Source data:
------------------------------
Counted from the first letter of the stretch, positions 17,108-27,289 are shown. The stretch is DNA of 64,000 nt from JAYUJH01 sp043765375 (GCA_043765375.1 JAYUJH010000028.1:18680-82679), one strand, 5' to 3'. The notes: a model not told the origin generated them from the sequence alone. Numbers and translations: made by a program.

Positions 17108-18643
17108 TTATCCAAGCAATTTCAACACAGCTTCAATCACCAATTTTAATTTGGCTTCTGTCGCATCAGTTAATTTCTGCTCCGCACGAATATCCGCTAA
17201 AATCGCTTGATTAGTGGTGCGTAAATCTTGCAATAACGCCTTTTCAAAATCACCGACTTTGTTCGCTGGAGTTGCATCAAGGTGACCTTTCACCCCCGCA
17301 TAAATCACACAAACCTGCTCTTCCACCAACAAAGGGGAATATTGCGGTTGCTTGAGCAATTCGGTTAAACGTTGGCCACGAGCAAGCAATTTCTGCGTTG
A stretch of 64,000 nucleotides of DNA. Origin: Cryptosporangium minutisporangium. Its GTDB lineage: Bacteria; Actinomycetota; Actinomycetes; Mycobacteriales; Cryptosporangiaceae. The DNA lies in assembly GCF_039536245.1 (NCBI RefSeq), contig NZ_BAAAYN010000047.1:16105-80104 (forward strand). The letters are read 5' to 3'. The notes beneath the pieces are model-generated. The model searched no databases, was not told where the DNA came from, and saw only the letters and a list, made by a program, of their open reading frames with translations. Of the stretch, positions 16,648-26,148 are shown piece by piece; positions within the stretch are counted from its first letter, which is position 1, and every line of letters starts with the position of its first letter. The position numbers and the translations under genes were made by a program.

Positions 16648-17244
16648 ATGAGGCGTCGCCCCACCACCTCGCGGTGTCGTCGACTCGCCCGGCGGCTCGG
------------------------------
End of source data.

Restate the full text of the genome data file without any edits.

Counted from the first letter of the stretch, positions 17,108-27,289 are shown. The stretch is DNA of 64,000 nt from JAYUJH01 sp043765375 (GCA_043765375.1 JAYUJH010000028.1:18680-82679), one strand, 5' to 3'. The notes: a model not told the origin generated them from the sequence alone. Numbers and translations: made by a program.

Positions 17108-18643
17108 TTATCCAAGCAATTTCAACACAGCTTCAATCACCAATTTTAATTTGGCTTCTGTCGCATCAGTTAATTTCTGCTCCGCACGAATATCCGCTAA
17201 AATCGCTTGATTAGTGGTGCGTAAATCTTGCAATAACGCCTTTTCAAAATCACCGACTTTGTTCGCTGGAGTTGCATCAAGGTGACCTTTCACCCCCGCA
17301 TAAATCACACAAACCTGCTCTTCCACCAACAAAGGGGAATATTGCGGTTGCTTGAGCAATTCGGTTAAACGTTGGCCACGAGCAAGCAATTTCTGCGTTG
A stretch of 64,000 nucleotides of DNA. Origin: Cryptosporangium minutisporangium. Its GTDB lineage: Bacteria; Actinomycetota; Actinomycetes; Mycobacteriales; Cryptosporangiaceae. The DNA lies in assembly GCF_039536245.1 (NCBI RefSeq), contig NZ_BAAAYN010000047.1:16105-80104 (forward strand). The letters are read 5' to 3'. The notes beneath the pieces are model-generated. The model searched no databases, was not told where the DNA came from, and saw only the letters and a list, made by a program, of their open reading frames with translations. Of the stretch, positions 16,648-26,148 are shown piece by piece; positions within the stretch are counted from its first letter, which is position 1, and every line of letters starts with the position of its first letter. The position numbers and the translations under genes were made by a program.

Positions 16648-17244
16648 ATGAGGCGTCGCCCCACCACCTCGCGGTGTCGTCGACTCGCCCGGCGGCTCGG